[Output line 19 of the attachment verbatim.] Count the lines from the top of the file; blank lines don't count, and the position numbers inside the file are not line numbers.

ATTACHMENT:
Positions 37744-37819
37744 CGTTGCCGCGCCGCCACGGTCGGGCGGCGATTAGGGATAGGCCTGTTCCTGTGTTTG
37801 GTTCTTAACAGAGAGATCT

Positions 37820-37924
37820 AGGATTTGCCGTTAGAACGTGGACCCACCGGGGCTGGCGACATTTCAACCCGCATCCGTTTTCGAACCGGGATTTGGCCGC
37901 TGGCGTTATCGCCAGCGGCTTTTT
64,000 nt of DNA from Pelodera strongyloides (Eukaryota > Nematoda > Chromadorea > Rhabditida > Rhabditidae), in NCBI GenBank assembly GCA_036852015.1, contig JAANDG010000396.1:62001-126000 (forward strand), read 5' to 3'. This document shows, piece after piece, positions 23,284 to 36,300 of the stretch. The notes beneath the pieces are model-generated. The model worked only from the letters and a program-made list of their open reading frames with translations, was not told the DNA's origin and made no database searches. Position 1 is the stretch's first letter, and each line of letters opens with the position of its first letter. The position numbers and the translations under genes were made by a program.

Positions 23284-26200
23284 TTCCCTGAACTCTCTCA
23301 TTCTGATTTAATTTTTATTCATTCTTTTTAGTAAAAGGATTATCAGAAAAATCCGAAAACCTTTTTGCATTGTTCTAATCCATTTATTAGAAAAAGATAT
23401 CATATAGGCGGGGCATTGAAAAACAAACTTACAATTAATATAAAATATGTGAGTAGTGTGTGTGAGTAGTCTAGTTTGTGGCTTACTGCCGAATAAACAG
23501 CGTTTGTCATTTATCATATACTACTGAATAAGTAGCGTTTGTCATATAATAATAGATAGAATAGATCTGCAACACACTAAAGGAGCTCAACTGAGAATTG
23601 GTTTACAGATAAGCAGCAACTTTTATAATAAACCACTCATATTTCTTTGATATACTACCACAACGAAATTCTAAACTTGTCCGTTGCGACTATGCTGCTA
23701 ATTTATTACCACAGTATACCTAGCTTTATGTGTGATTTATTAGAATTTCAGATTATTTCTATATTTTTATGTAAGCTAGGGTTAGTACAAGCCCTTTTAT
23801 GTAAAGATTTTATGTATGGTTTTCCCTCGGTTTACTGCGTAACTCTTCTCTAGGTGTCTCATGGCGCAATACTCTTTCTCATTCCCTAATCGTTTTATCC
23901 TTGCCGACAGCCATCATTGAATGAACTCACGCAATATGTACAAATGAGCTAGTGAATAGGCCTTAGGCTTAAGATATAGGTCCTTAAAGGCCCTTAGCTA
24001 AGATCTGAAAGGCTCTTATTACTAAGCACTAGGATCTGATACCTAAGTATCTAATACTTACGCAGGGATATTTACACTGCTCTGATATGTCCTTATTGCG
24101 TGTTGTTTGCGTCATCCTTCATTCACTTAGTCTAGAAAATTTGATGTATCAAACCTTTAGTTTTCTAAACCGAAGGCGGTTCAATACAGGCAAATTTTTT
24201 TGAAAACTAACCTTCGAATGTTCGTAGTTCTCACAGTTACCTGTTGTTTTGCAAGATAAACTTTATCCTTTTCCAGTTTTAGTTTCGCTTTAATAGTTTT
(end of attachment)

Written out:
24201 TGAAAACTAACCTTCGAATGTTCGTAGTTCTCACAGTTACCTGTTGTTTTGCAAGATAAACTTTATCCTTTTCCAGTTTTAGTTTCGCTTTAATAGTTTT